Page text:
You may have heard about “There once was a man from Nantucket”. Many limericks open with this line. Nantucket is the name of an island that creates puns and ribald rhythms.
Versions are obscene typically. The protagonist has been portrayed as hypersexualized and well-endowed in these versions. The opening line is very famous. It is used alone as a joke on different platforms of social media.
The joke shows upcoming immoralities in the line. You may have heard the different versions of the short song too. The lines are simple. One cannot repeat the version in a polite and decent company. Do you know about the history of this opening line?
Four limericks were reprinted and the first appeared on 14 June 1924. It appeared in a Nantucket newspaper’s edition. It started when Princeton Tiger resuscitated. The first limerick was printed at that time then the Chicago Tribune had answered it with another limerick that was the second one.
New York Exchange had taken the next step and published the third rhyme. After this, Pawtucket Times published the next versions of the limerick. Next to this, Yesterday’s Island motivated readers to not stop the saga.
There are several websites that allowed users to create their own latest chapters because of their interest in the limericks. The story begins in the following way.
Library often closes at 8:00 pm on Tuesday and the staff doesn’t leave before 8:30. They fold the newspaper present in the lobby, shelve the books, and balance the cash present in the drawers. The person was shelving a children’s books stack. The books were related to poetry.
The personal called the children’s librarian. He said “Hey Maryanne”. She replied from the kitchen where she was putting the plastic food into a bucket. The person said he is going to write an essay and this essay will be related to limericks.
She asked him “About limericks really”? He said yes and revealed that he doesn’t know any limerick that is not dirty. She laughed and suggested that he should check out A Book of Nonsense by Edwards Lear. She worked on composing a limerick that was unprepared.
She worked as a children’s librarian and most of the children’s librarians are patient, lovely, and knowledgeable. The limerick was adorable but it rhymed dog and blog. The recommendation of Maryanne’s seemed an ideal place to initiate researching about different limericks.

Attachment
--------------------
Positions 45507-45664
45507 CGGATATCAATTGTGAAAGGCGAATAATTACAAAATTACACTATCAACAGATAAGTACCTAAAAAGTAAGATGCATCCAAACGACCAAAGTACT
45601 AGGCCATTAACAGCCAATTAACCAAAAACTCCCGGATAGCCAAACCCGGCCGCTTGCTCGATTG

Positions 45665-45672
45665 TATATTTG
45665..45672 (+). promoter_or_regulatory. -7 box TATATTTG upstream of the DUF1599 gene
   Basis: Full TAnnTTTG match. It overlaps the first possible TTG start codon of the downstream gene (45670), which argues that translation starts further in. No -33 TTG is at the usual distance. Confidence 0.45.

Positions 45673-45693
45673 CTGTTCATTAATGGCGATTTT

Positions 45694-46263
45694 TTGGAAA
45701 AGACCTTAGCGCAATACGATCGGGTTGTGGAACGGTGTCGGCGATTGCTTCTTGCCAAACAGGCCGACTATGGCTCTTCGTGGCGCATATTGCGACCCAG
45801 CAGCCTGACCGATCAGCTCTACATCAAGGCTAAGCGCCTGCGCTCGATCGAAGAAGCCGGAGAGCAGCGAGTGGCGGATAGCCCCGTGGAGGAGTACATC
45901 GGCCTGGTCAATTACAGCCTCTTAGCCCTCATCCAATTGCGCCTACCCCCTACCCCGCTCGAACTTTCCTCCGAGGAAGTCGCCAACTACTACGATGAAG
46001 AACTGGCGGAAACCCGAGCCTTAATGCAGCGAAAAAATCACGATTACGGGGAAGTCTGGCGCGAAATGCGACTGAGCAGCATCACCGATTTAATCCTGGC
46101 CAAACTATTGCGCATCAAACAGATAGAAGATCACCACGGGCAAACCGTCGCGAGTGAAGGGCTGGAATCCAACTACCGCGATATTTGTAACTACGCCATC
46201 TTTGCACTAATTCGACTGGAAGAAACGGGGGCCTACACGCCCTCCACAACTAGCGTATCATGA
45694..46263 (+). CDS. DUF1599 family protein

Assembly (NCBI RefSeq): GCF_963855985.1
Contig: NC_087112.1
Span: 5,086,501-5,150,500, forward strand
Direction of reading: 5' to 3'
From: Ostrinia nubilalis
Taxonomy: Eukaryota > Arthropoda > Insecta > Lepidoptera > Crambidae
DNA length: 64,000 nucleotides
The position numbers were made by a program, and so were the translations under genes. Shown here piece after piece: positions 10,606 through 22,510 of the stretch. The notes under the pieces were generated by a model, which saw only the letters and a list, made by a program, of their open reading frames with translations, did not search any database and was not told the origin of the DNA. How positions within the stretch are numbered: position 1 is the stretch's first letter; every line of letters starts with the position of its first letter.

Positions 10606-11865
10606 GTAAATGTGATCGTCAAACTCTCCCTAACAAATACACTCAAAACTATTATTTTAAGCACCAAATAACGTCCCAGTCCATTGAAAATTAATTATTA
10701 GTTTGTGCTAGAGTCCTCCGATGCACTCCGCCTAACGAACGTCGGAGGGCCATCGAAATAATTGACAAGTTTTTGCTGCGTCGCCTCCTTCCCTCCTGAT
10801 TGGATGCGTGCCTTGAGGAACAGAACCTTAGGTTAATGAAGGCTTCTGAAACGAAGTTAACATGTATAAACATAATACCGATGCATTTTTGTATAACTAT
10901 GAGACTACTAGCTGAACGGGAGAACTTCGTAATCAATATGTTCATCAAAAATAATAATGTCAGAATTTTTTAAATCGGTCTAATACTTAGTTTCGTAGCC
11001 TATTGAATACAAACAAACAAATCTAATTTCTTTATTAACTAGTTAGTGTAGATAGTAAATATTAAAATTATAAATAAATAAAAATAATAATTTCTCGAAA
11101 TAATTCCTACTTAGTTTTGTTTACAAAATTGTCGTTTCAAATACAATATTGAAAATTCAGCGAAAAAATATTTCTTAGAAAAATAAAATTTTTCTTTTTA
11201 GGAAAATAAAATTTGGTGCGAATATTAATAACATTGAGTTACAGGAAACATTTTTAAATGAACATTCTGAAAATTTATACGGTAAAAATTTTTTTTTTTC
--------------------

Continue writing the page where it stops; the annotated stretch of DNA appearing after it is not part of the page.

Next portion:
A Book of Nonsense of the Lear was published firstly in 1846. The book was reprinted in 1863. You can find a hundred above poems of five lines in the book. The book got extreme popularity. It inspired the magazine of British humor.
After this, the magazine started publishing different limericks. The English “limerick craze” started after publishing the limericks. People who were interested in the limericks held different contests related to limericks. One was a Punch run that was held in the 1860s.
It features the winners of the contest on the pages. The submitted limerick become erotic and the magazine had suspended that contest. Lear got the credit of creating a single stanza. He also invented the AABBA rhyme scheme.
The scheme justifies the limerick form. The little poems are present since the 11th century. An etymology blog worked to attribute the form of a limerick. The name of the blog is Haggard Hawks. The form was attributed to a prayer of the 13th century by Thomas Aquinas.
If you know about Shakespeare’s plays then you may know that limericks show up and the songs of drinking in these plays including The Tempest and Othello. Some nursery rhymes are famous still such as Little Miss Muffet and Hickory Dickory Dock.
These are limericks that were published at the starting of 1744. The limericks were published in the books named Mother Goose’s Melodies and Tommy Thumb’s Pretty Song Book. Most people think that limericks are dirty.
Some myths are childlike about the limericks and these things are inherited. You can say that limericks’ origin is filthy. The term ‘limerick’ is taken from a drinking game that is old. It is famous among many British soldiers.
Drinker improvises various ribald songs. Each drinker tried to make a verse of five online. Then they combine the lines and it comes up to Limerick. The infamous limerick among all is “There was a man from Nantucket”.
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